Rusty Bowers's stand against the Trump pressure campaign and other takeaways from the fourth Jan. 6 hearing
“I do not want to be a winner by cheating. I will not play with laws I swore allegiance to."
Since early January 2021, the country has been familiar with Brad Raffensperger, the Georgia secretary of state who during an infamous recorded phone call just days before the insurrection resisted Trump’s threats about how he could be guilty of crimes if he didn’t find enough votes to overturn Trump’s loss in the state to Joe Biden.
Raffensperger offered important testimony to the January 6 committee during its fourth hearing Tuesday, including a lie-by-lie debunking of false claims Trump threw at him during the aforementioned call. But the breakout star of the day ended up being Rusty Bowers, the Republican Speaker of the House in Arizona who shared his less publicized story of standing tall in the face of a similar Trump/Giuliani pressure campaign.
Tuesday’s hearing was about the efforts made by Trump and Giuliani — with help from Republicans like Ron Johnson — to get Republicans legislators in states Biden won to go along with a fake elector scheme, even after they were told by White House lawyers that not only was the plan not legally sound, but the fraud claims they were making weren’t true.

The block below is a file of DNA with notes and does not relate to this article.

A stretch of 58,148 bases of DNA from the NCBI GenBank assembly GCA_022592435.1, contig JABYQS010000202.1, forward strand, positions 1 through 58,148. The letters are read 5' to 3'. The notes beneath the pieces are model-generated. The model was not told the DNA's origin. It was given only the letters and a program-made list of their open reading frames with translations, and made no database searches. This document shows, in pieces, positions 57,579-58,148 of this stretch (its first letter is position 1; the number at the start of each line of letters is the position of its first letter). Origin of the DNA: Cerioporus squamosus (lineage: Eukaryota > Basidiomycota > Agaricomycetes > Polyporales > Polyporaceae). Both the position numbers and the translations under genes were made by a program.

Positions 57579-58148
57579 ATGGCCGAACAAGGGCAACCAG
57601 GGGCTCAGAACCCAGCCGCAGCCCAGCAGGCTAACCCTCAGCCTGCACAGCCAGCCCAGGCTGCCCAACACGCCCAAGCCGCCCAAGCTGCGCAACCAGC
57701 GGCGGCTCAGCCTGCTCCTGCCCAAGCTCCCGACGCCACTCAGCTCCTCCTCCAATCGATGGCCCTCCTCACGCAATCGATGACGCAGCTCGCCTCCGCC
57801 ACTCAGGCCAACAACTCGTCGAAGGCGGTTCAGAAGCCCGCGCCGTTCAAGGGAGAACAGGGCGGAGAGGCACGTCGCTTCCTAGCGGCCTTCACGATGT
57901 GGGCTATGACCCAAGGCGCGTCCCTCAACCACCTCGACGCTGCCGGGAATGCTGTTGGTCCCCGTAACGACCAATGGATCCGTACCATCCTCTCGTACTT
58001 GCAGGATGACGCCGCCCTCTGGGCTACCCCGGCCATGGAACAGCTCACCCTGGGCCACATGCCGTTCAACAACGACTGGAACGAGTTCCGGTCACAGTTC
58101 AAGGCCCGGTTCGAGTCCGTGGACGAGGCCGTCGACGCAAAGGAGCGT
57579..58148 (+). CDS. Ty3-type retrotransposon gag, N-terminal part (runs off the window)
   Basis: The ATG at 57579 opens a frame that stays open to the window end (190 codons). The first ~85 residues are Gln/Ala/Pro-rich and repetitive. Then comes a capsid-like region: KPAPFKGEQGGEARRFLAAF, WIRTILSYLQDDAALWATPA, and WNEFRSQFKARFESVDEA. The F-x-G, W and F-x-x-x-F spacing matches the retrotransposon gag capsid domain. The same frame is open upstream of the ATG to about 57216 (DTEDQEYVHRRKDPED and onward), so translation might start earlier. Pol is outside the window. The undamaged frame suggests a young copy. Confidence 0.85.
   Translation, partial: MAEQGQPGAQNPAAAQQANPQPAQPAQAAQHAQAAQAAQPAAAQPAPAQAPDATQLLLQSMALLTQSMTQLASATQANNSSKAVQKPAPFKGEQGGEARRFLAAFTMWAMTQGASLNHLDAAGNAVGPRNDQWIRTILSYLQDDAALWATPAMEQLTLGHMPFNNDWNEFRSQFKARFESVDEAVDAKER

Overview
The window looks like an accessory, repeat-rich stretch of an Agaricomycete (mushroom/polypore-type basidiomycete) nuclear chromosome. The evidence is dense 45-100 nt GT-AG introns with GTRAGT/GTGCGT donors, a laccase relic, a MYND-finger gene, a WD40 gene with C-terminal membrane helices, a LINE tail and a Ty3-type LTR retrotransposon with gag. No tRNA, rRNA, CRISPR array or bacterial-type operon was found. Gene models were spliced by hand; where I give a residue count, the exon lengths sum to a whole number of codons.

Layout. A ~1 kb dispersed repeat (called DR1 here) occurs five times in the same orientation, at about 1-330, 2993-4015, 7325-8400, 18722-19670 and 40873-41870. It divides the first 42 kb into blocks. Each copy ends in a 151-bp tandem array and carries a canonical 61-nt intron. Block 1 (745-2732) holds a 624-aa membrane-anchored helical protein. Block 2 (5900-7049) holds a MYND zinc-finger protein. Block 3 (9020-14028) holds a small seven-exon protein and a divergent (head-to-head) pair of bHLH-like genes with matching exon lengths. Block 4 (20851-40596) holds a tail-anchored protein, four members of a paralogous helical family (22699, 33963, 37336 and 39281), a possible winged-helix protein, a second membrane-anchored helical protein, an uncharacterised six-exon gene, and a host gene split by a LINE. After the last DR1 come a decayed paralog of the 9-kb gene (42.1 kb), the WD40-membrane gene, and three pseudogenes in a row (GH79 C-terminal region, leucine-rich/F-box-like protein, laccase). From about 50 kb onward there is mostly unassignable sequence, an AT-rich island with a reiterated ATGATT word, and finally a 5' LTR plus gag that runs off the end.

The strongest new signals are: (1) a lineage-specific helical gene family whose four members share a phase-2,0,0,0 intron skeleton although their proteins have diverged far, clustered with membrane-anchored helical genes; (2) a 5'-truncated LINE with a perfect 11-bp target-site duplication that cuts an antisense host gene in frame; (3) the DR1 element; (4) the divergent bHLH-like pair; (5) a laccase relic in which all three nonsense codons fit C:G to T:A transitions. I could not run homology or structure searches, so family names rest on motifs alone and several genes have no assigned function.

Of course, whether the plan was illegal or factual was beside the point, which was ultimately to give Vice President Mike Pence a pretext to reject Biden’s electors and send the election back to Republican-controlled legislatures in states like Arizona and Georgia that could presumably be counted on to do Trump’s bidding. But as Bowers made clear on Tuesday, he wasn’t having it.
“I do not want to be a winner by cheating. I will not play with laws I swore allegiance to,” Bowers testified, recounting a December 2020 journal entry he wrote as Giuliani and Trump were repeatedly trying to cajole him into calling a hearing aimed at affirming the big lie and decertifying Biden’s victory.
Bowers was a Trump supporter who voted for him in the 2020 election. But he began his testimony Tuesday by telling Adam Schiff that Trump is lying about conversations they had in November 2020. Trump claims Bowers told him the election in Arizona was rigged, but Bowers strongly denies that characterization, saying on Tuesday that “anywhere, anyone, any time has said that I said the election is rigged, that would not be true.”
Bowers testified that in the weeks following the 2020 election, he repeatedly pressed Rudy Giuliani to provide evidence backing up his wild claims about dead people and undocumented people voting in Arizona. But none ever came. On the contrary, Giuliani eventually told Bowers and his counsel on a call something to the effect of “we’ve got lots of theories, we just don’t have the evidence.”
“I don’t know if that was a gaffe, or maybe he didn’t think through what he said … afterwards, we kinda laughed about it,” Bowers said.
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